The story of Filestack Labs

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November 11, 2021

A new kind of laboratory

In a nutshell, Filestack Labs is a space for showcasing unconventional software projects. The core idea is to explore the possibilities of using computers to help us think about the overlapping features of science, art, and engineering. To narrow it down, let’s define a set of recursive relations between those three fields in a way that may seem self-contradictory but captures well the ambition of what Filestack Labs is supposed to be:

1. science rather than engineering
2. engineering rather than art
3. art rather than science (go back to 1.)

Those rules create what Douglas Hofstadter calls a “strange loop”1 - an ambiguous hierarchy that can generate creative tension. Every project realized inside Filestack Labs is set to interact with that tension and bring about a blend of engineering, art, and science.


Computers go hand in hand with many facets of art, although usually in the role of the low-level tools used to craft the artist’s work. Hence, computer animation and “visual effects” are a massive part of the movie industry, just as sound-producing software and the infinitude of digital synthesizers are a part of the music business.

But there is also a lot of art where some algorithm or a mathematical structure is the central piece - the Mandelbrot set has to be the best-known example, but a lot of experimentation is happening in that space all the time2. Along those lines, algorithmic music composition is a challenge that has yet to see a solution with aesthetic impact comparable to primarily human-generated music. One of the central motivators of Filestack Labs is to explore mathematical models that operate on musical building blocks - either to look for what sounds good or to use sound as a data presentation utility3.


Richard Feynman had a rant once4 about the fact that scientific knowledge does not subtract from the beauty of nature, but on the contrary, enriches it with additional levels of appreciation. Looking for scientific points of view that unveil those levels of appreciation is also a high priority for Filestack Labs. Anything that can be measured, modeled or simulated, and then decomposed statistically is of high interest here. And it doesn’t matter if we’re pondering an age-old question like “why does the sun shine”5 or trying to figure out a pipeline for training neural networks on a set of Bach’s cantatas.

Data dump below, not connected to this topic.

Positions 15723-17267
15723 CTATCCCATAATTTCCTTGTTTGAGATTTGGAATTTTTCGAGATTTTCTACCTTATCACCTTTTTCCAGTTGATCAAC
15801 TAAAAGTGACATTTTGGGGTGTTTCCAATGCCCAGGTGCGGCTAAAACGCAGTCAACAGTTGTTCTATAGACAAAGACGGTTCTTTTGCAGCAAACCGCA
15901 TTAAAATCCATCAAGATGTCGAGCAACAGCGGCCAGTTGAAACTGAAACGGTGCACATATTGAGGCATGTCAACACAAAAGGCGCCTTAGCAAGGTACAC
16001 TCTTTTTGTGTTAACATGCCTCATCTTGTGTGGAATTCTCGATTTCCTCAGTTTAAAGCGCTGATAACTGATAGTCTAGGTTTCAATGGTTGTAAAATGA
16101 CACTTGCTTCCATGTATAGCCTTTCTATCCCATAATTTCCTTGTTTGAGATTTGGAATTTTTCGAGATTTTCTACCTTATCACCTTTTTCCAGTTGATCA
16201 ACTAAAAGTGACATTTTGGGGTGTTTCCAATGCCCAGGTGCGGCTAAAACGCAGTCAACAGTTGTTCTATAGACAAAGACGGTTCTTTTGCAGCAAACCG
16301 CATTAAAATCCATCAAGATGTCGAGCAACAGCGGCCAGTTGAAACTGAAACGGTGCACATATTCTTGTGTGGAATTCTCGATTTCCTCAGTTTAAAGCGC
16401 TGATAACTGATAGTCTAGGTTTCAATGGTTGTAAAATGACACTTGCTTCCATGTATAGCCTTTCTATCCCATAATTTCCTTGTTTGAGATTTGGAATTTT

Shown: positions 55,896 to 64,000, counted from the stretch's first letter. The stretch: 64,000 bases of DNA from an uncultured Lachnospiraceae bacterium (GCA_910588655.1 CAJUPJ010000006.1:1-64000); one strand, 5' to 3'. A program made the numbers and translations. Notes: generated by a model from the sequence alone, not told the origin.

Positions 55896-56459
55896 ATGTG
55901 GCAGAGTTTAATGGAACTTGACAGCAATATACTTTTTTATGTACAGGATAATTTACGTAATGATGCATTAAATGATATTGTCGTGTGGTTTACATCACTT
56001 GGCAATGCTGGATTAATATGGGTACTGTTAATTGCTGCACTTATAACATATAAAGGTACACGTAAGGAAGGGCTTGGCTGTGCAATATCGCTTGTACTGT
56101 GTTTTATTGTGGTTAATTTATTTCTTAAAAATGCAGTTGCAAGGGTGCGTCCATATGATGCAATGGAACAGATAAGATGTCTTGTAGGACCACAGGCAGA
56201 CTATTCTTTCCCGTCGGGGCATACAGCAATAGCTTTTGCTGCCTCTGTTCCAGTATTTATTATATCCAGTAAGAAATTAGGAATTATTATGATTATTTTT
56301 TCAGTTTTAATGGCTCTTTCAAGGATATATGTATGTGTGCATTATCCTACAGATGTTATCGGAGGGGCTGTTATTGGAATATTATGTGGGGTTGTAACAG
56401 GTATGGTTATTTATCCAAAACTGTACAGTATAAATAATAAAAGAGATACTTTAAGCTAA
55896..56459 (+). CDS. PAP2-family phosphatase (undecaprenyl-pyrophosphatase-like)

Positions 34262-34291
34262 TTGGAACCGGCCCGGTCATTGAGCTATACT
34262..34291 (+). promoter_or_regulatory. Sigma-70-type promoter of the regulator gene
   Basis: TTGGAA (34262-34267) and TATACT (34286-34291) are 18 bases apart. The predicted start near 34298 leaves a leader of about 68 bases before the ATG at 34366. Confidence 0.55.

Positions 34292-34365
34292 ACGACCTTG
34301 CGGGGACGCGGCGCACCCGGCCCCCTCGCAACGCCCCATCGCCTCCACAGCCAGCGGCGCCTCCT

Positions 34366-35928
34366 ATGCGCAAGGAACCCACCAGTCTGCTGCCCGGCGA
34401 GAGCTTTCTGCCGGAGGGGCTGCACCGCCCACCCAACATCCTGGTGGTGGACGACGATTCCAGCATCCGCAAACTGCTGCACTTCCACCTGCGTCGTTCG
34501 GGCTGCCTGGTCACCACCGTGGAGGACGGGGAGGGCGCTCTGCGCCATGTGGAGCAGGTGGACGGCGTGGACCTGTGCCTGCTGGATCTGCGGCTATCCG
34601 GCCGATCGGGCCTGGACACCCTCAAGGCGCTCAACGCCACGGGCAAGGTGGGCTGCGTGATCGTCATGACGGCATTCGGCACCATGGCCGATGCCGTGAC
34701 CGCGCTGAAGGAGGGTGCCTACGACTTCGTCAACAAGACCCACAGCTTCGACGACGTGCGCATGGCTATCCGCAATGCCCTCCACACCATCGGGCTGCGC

In the realm of computation, nothing can be achieved without a considerable engineering effort, and that’s true for Filestack Labs’ projects as well. Most of that work consists of building tools that we need to build other tools that we need. This is a rewarding process, especially when those tools actually work.

About the author

double pendulum

Up to this point, this is a one-person operation. It all started ten years ago while I was a physics student at one of the academic institutions in Poland. For reasons unbeknownst to me, I’ve developed a peculiar fixation with double pendulums6 and the idea of translating their beautiful and chaotic movement into a beautiful and chaotic musical experience. I guess what drew me in was the promise of finding a path from a purely mathematical concept of deterministic chaos to the aesthetic experience I had watching the intricate dance of a double pendulum.

This idea took me on a journey of learning software engineering, sound processing, and numerical simulations. The final result consisted of a couple of YouTube videos about “double pendulum sonification”7. To my horror, I realized that this line of work had a very limited monetary potential. It would appear that all silicon valley companies already had people trying to figure out how to make chaotic systems compose flute music and were not hiring for those departments. By good fortune, the same skillset is just right for most of the excellent data-science positions. So, after being entirely disenchanted by career opportunities in physics8, my python skills took me through a couple of awesome commercial projects to my last position as a “machine learning developer” at Filestack.

And now the time has come to get back to the computational exploration of engineering, science, and art. So, with a swift intra-company maneuver, I transitioned into a creative-software position of running Filestack Labs. It is now a home base for my projects where I document both the results and the process.

If you have any questions, comments, or maybe a rebuke, you can reach me here:

- Tomek

  1. ↩︎

  2. Twitter is a great way to find algorithmic art. Here are some noteworthy examples: ↩︎

  3. Check out the ECG Sonification post or some videos with my previous work: three-body problem sonification and mathematical curves music. ↩︎

  4. Here’s his flower monologue. ↩︎

  5. There is an animated exploration of that question already on Filestack Labs: How old is the sunlight? ↩︎

  6. The double pendulum is widely used as an example of a chaotic system that can be described by simple physics. ↩︎

  7. You can still watch all of them! This is my favorite pendulum video. There are also other videos in the same spirit. ↩︎

  8. I fell into the trap of pondering the non-probabilistic models of quantum mechanics. Fascinating topic, zero funding whatsoever. ↩︎